‘Holding our breath’ D.C. demonstrators await results on contentious election night

As people across the country headed to the polls on Election Day, demonstrators gathered in front of the White House.


Katie Goodale

Protesters clash with police during protests outside of the White House on Black Lives Matter Plaza on Tuesday, Nov. 3, 2020. Protests began to get violent as police handcuffed a man. Protesters gathered and the police threw a smoke bomb. Only a few blocks away, President Trump holds a private party in the White House.

Rylee Wilson, News Editor

The Ethics & Politics Initiative, a donor-funded enterprise of The Daily Iowan, sent a photographer and editor to Washington D.C. to capture the nation’s capital on election night.

WASHINGTON — As night fell on Washington D.C., a crowd of thousands descended upon Black Lives Matter Plaza outside the White House — where the president was reportedly inside watching vote tallies roll in

Many wore “out with Trump” badges pinned on their coats and held signs protesting the president, and a few vocal supporters of the president sporting “Jesus saves” signs. A truck with musical performers drove slowly down the streets near the White House. 

The next White House occupant was not clear as of 11 p.m. Tuesday night, but the nation’s capital anxiously awaited final result tallies from around the U.S.

As of 10:30 p.m. Tuesday night, crowds were mostly calm, dancing and chanting, at Black Lives Matter Plaza and the adjacent McPherson Square. 

Later in the night, a scuffle broke out between police and demonstrators near the White House. Someone yelled “run,” and according to local reports, police made several arrests.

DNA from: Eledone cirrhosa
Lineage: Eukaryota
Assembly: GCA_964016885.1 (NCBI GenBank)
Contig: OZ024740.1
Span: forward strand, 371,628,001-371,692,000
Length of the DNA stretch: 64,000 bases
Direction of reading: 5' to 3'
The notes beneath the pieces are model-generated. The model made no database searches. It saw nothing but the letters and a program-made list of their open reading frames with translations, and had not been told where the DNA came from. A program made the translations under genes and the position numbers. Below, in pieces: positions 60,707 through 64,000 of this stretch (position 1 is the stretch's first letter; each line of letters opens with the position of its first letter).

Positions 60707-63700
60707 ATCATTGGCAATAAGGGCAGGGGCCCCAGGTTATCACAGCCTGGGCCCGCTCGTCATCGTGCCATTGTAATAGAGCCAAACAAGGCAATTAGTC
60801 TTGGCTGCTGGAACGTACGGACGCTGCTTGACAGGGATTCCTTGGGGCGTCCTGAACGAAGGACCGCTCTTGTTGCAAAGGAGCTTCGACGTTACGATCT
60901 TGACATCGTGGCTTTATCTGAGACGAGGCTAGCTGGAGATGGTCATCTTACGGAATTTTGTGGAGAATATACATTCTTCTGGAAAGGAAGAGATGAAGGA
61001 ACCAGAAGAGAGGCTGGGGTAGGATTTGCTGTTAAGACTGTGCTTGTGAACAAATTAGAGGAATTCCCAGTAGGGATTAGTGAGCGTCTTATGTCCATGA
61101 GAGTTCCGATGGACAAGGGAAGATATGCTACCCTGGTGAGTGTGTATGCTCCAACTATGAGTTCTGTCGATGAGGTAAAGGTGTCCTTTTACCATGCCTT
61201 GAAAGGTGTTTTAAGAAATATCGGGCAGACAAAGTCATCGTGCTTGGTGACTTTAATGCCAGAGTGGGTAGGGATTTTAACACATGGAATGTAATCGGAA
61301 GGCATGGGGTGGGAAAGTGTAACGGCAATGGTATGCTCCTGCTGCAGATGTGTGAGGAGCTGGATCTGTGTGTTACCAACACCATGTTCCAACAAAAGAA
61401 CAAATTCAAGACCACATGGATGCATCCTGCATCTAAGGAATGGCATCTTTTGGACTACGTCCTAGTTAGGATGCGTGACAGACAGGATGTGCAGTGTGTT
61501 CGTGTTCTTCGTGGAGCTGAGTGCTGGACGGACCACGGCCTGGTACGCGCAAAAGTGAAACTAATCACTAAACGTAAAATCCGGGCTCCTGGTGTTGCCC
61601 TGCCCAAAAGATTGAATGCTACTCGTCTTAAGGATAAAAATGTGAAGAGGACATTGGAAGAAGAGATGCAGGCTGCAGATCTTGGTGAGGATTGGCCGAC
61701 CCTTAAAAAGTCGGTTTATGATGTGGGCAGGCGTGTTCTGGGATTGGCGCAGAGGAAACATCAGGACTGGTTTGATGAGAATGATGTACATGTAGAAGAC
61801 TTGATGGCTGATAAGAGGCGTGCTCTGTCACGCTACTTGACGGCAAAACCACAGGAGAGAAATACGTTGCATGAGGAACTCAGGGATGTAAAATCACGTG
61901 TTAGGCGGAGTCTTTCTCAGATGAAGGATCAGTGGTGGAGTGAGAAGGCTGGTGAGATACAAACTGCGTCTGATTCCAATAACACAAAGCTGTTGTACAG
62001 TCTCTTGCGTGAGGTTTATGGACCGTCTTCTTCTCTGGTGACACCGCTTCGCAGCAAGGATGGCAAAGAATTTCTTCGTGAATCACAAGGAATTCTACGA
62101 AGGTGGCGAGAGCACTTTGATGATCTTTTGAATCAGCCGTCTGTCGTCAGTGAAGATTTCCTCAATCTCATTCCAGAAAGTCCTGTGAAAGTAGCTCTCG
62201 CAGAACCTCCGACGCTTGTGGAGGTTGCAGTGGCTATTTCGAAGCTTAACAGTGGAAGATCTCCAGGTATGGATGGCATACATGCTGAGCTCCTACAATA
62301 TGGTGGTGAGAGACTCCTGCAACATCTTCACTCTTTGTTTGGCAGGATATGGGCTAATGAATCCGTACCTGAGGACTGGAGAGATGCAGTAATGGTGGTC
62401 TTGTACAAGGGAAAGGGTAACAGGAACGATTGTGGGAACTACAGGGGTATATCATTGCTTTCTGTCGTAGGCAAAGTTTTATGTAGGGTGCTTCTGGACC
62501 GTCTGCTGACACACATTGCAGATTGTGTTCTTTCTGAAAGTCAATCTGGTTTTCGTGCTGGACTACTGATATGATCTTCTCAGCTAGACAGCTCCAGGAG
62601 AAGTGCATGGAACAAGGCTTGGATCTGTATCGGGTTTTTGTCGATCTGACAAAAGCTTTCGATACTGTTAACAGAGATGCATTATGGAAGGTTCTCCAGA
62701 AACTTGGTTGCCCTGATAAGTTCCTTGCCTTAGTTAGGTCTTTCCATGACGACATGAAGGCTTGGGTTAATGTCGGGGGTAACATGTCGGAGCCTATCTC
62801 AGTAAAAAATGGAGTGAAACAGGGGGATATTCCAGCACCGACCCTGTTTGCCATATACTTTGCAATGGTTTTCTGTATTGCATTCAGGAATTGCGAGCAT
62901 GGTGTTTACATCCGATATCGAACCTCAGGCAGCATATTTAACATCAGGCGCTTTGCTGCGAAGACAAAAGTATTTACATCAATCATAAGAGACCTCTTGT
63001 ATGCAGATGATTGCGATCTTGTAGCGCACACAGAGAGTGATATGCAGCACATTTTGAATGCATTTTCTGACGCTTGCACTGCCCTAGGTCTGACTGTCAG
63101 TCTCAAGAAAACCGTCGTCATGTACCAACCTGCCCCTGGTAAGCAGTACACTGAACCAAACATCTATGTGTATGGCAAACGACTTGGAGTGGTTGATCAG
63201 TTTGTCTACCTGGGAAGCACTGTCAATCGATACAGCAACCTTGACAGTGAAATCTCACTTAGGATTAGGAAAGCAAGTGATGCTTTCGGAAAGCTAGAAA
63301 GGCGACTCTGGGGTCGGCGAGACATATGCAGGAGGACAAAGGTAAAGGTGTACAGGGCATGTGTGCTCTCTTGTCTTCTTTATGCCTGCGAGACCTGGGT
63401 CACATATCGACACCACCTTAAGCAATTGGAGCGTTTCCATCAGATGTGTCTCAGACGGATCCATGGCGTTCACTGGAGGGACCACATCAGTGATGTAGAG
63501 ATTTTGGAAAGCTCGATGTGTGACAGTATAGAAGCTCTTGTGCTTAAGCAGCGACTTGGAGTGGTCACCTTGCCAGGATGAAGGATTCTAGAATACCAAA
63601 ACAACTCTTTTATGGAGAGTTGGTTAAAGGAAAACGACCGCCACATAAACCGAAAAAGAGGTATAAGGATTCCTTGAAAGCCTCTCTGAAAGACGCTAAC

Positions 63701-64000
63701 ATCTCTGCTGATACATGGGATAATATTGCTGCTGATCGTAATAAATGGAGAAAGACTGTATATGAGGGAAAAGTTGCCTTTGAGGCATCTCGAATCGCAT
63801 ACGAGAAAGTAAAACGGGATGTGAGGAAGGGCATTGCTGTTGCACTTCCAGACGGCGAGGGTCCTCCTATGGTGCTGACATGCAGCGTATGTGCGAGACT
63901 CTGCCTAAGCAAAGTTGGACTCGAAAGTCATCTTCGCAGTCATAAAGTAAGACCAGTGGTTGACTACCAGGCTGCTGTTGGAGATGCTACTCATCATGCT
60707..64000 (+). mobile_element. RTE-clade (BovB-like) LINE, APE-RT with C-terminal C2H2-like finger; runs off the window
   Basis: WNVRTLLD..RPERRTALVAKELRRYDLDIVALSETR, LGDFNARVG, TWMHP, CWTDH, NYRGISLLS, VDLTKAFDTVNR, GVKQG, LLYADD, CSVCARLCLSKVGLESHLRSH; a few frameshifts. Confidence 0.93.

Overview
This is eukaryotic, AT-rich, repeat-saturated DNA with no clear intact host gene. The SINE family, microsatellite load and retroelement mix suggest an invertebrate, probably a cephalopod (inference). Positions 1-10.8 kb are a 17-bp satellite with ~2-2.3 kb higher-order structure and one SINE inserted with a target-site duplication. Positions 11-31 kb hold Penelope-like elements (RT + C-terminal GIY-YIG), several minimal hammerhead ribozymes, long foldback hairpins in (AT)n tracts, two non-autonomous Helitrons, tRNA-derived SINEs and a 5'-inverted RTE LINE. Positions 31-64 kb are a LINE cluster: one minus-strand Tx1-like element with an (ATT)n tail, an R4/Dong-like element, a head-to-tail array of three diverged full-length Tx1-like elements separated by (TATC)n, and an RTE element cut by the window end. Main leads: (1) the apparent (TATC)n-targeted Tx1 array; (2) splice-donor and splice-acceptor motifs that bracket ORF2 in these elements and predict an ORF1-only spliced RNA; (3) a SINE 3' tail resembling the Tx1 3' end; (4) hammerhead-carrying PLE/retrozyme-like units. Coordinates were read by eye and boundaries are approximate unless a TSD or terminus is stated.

Crowds roamed the plaza at night in front of the White House, which is blocked off by a metal fence. A demonstrator dressed up as Donald Trump with a giant clay head, and took photos with the crowd. 

In McPherson Park, a group watched musical performances, and some sat on the ground in front of a giant screen playing CNN election coverage, cheering when states went for Biden. 

Audrey Schrieber, 26, who lives in Washington D.C., said she came out to the White House to stand with others on election night in support of every vote being counted. 

Schrieber said while there’s tension in the city, the windows of businesses boarded up with plywood in town may be unnecessary.

Gail Choate, 52, of Boca Raton, Fla. poses for a portrait outside of the White House fence in Washington DC on Monday, Nov. 2, 2020. Choate said she came to DC because of the importance of 2020 election. “I thought where do I want to be when the results come in and the answer was in front of the White House.” Choate said. (Katie Goodale)

“I feel in general, everyone in D.C. has been collectively holding our breath today, or the last three months really,” she said. “I don’t think that it will be called tonight, but I do think that the next three months are going to be fraught, whatever way it lands.” 

Rocky Twyman, 70, was on  Black Lives Matter Plaza Tuesday afternoon. He held a sign which read “Join me in prayer for election night peace.” 

Twyman, who participated in the civil-rights movement as a young man, said he’d never seen anything as divisive as this election. 

“I’m an old man,” he said. “I’ve been in many crusades and marches, but I don’t think I could have handled this one. I’ve never seen anything so divisive in my life.” 

In the afternoon, a crowd began to assemble in front of the White House on Black Lives Matter Plaza. Some were in support of President Trump, some preached their faith to onlookers, and others wore masks with the Biden campaign logo or held signs supporting Black Lives Matter.